Scientists have discovered more than 200 known viruses and thousands of previously unidentified viruses in samples of raw sewage from 3 continents, according to a study published today in mBio, the journal of the American Society for Microbiology. Among the viruses identified were several that may have implications for human health.
Only about 3000 viruses are known, although scientists believe there are probably millions. To probe this diversity, an international team of scientists used a new set of techniques known as metagenomics or environmental genomics to investigate the viruses inhabiting samples of untreated sewage from Pittsburgh, Barcelona, and Addis Ababa, Ethiopia. The techniques allow high-volume sequencing of genetic material from the samples, which were prepared to eliminate nonviral sources of DNA such as bacteria. Unsurprisingly, the scientists found a host of plant viruses, likely from foods eaten by humans, as well as viruses known to infect cockroaches, mice, algae, and other creatures that may live in sewer systems.
Overall, the samples proved to be home to the greatest diversity of viruses described to date, according to the authors. This included 234 known viruses from 26 virus families, including 17 viruses that infect humans. Among those found were viruses known to cause gastroenteritis, such as Norwalk virus and the Aichi virus. The sewage samples also contained several recently described viruses, including human bocavirus, which causes respiratory illnesses, and human polyomavirus 6, which has been found in rare cases to cause disfiguring skin disease in immunocompromised patients.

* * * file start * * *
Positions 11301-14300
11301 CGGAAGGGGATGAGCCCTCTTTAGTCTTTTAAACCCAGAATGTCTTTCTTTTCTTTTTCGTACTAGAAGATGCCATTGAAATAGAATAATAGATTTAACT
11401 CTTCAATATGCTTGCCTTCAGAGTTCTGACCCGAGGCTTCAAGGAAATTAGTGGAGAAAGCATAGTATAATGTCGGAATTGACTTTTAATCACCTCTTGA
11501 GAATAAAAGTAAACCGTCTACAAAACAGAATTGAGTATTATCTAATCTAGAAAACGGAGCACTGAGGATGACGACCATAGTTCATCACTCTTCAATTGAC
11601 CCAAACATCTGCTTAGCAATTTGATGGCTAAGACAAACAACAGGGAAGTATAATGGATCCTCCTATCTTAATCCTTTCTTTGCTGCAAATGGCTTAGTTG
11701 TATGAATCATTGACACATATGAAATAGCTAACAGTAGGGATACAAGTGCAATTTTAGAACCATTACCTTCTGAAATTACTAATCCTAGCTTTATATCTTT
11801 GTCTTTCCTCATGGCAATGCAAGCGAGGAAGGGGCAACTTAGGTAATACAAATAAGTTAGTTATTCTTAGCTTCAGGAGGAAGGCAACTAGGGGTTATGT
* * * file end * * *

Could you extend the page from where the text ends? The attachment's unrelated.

The investigators also discovered a host of previously unknown viruses. One of the most abundant viruses detected was similar to a virus that has been detected in stool samples from patients with hepatitis.
Some of these unknown viruses likely play a role in human health or environmental processes, noted study editor Michael Imperiale, PhD, of the University of Michigan, Ann Arbor, in a statement. Some may cause opportunistic infections in individuals with weakened immune systems, while others may have health benefits. For example, a herpes virus that infects mice offers some protection from bacterial infections. “There’s a theory out there that we may be infected with viruses that don’t cause any disease and may have beneficial effects,” he said.
Imperiale believes that further studies of samples from other environmental sources will identify even more virus diversity. “The ocean is going to top raw sewage by orders of magnitude,” he predicted.